A few years ago the States denied the right of the Queen in Council to legislate for the island without consulting the States, and they relied principally upon the ordinances of the Commissioners, Pyne and Napper, who were sent by Queen Elizabeth to Jersey in 1591, upon the Order in Council of the 28th of March, 1776, upon which the Jersey Code of Laws is founded, and the usage which has prevailed in modem times of Acts having been passed by the States, and afterwards sanctioned by the Crown. And they asserted that no Orders in Council of a legislative nature have become the law of the island which have not been issued at the suggestion or upon the request of the States, or have subsequently received the assent of the States. The question came before a Committee of the Privy Council for the affairs of Jersey and Guernsey upon a petition by the States of Jersey praying for the recall of three Orders in Council issued in February 1852—a case in which the author was counsel against the petitioners: Be Hie States of Jersey, 9 Moore, P. C. 185. The Committee did not express any decided opinion upon the general question, but they advised the recall of the Orders in Council, and the confirmation of certain Acta proposed to be substituted for them by the States. See Be The Jersey Jurats, L. B. 1 P. C. 94. Regulations for prosecuting appeals to the Queen in Council are contained in the Orders in Council dated July 15, 1835, and June 13, 1853 (i).

Whether Acts of Parliament extend to the Channel Islands depends upon the manner in whioh they are worded. Sometimes they are specially named, as in statute 14 Vict. c. 5: "This Act shall extend to the islands of Jersey, Guernsey, Alderney, Sark, and Man;" and in statute 18 & 19 Vict. o. 63: "This Act shall extend to Great Britain and Ireland, and the Channel Isles, and the Isle of Man." When an Act is expressed to extend to all parts of the British dominions, it, of course, includes the Channel Islands. And yet tho Copyright Act, 5 & 6 Vict. c. 45, enacts that the words "British dominions" in that Act shall be construed to mean and include the islands of Jersey and

(i) See "The Constitution of Jersey," by Le Cras, (Jersey, 1857); and "A Concise View of the Legislative Powers of the Crown over the Island of Jersey," by Dryden. (Peterham: London, 1854).

Guernsey, as if without such enactment they would not have been included in the words " British dominions." And by statute 31 & 32 Vict. c. 37 (the Documentary Evidence Act, 1868), "British colony and possession shall, for the purposes of this Act, include the Channel Islands." Another statute (5 & 6 Vict. o. 47) says, in its recital: "Whereas one of the said Acta (3 & 4 Will. 4, c. 51) was passed for the management of the Customs . . . And whereas the provisions extend to the island of Jersey so far as the same are applicable to that island according to the laws thereof, although the island is not specially named in the said Act." By the Limitation of Suits Act (3 & 4 WilL 4, c. 27, 6. 19), they are not to be deemed beyond seas within the meaning of that Aot. The Postage Act, 2 & 3 Vict. c. 52, s. 11, speaks of letters conveyed " between places within the United Kingdom, and between the United Kingdom and the islands of Man, Jersey, Guernsey, Bark, and Alderney."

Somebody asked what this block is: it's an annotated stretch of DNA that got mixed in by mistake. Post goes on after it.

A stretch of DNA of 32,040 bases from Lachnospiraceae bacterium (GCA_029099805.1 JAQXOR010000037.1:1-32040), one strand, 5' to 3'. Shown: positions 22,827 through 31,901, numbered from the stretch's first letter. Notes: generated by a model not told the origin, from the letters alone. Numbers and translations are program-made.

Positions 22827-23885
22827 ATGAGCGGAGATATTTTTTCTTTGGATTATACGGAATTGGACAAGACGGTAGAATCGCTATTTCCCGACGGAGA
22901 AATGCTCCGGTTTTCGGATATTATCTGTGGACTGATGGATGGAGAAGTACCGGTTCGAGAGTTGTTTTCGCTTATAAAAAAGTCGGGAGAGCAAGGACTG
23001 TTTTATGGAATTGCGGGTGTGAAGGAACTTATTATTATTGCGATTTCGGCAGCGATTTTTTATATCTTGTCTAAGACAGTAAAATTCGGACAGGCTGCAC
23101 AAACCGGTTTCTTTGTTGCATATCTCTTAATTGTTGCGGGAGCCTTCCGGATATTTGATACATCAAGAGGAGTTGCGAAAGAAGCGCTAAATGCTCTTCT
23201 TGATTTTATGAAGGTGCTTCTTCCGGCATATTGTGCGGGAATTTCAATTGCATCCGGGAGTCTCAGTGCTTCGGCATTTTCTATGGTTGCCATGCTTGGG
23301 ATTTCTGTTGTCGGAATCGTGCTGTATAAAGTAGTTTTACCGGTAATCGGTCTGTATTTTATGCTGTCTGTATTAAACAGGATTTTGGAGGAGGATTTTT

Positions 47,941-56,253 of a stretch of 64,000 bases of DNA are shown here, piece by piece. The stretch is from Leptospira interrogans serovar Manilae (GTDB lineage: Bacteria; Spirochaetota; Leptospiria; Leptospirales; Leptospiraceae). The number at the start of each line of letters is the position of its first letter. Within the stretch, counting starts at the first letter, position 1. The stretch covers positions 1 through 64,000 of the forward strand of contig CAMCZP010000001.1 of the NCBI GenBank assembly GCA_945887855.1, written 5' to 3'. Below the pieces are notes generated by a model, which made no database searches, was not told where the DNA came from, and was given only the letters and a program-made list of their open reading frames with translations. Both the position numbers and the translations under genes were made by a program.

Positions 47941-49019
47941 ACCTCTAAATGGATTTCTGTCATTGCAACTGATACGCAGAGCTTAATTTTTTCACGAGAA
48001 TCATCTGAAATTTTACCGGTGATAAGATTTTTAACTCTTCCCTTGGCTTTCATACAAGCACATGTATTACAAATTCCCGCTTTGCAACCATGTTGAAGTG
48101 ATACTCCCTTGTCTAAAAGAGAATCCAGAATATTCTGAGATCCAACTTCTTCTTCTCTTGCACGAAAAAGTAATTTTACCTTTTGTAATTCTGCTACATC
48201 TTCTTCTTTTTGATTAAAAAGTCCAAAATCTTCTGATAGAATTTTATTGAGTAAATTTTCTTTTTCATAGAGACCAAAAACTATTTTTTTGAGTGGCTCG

The Act 12 & 13 Vict. c. 96, s. 5, provides that the word " colony" used in that Act "shall mean any island, plantation, colony, dominion, fort, or factory of Her Majesty, except any island within the United Kingdom and the islands of Man, Guernsey, Jersey, Alderney, and Sark." In Craw v. Banuay (Vaugh. 281), Vaughan, C.J., said that Guernsey and Jersey "are dominions belonging to the realm of England, though not within the territorial dominion or realm of England, but follow it, and are a part of its royalty."

CHAPTER XIV.

ON THE NATIONALITY OF A SHIP, AND OTHER MATTERS
RELATING TO SHIPS.

(1.) Joint Opinion of the King's Advocate, Sir James Marriott, and the Attorney General, Sir William De Grey, on the case of an Arrest in the Isle of Man on board a Ship of War(i). 1770.

My Lord,—In obedience to his Majesty's commands, signified to us by your Lordship's letter of the 29th June last, we have taken into our consideration the complaint of his Majesty's Governor of the Isle of Man against Lieutenant Whiston, of his Majesty's sloop Banger; and in answer to the question whether, as the case appears to us, the process was regularly executable on the said Lieutenant Whiston by the officer therein mentioned on board his Majesty's ship, and what directions it may be proper to give to the said Governor for his future conduct,—we have the honour to answer that it appears to us, from the return of Joseph Labat, deputy captain, or one of the peace officers of the Isle of Man under that denomination, that when he repaired, in consequence of the order of the Governor, alongside of his Majesty's said ship, she was then riding within the high-water mark, for which reason he did not think himself authorized to execute the arrest. It also appears to us, agreeably to report of the Attorney General and the magistrates of the island, that the jurisdictions of the said island are become vested in his Majesty; and that the deputy-searchers who formerly executed arrests below the full sea-mark are now officers of the revenue only.

That in consequence thereof there are no peace officers now who

(i) From a M. S. in the possession of Sir Travers Twiss, Queen's Advocate, which formerly belonged to Sir James Marriott.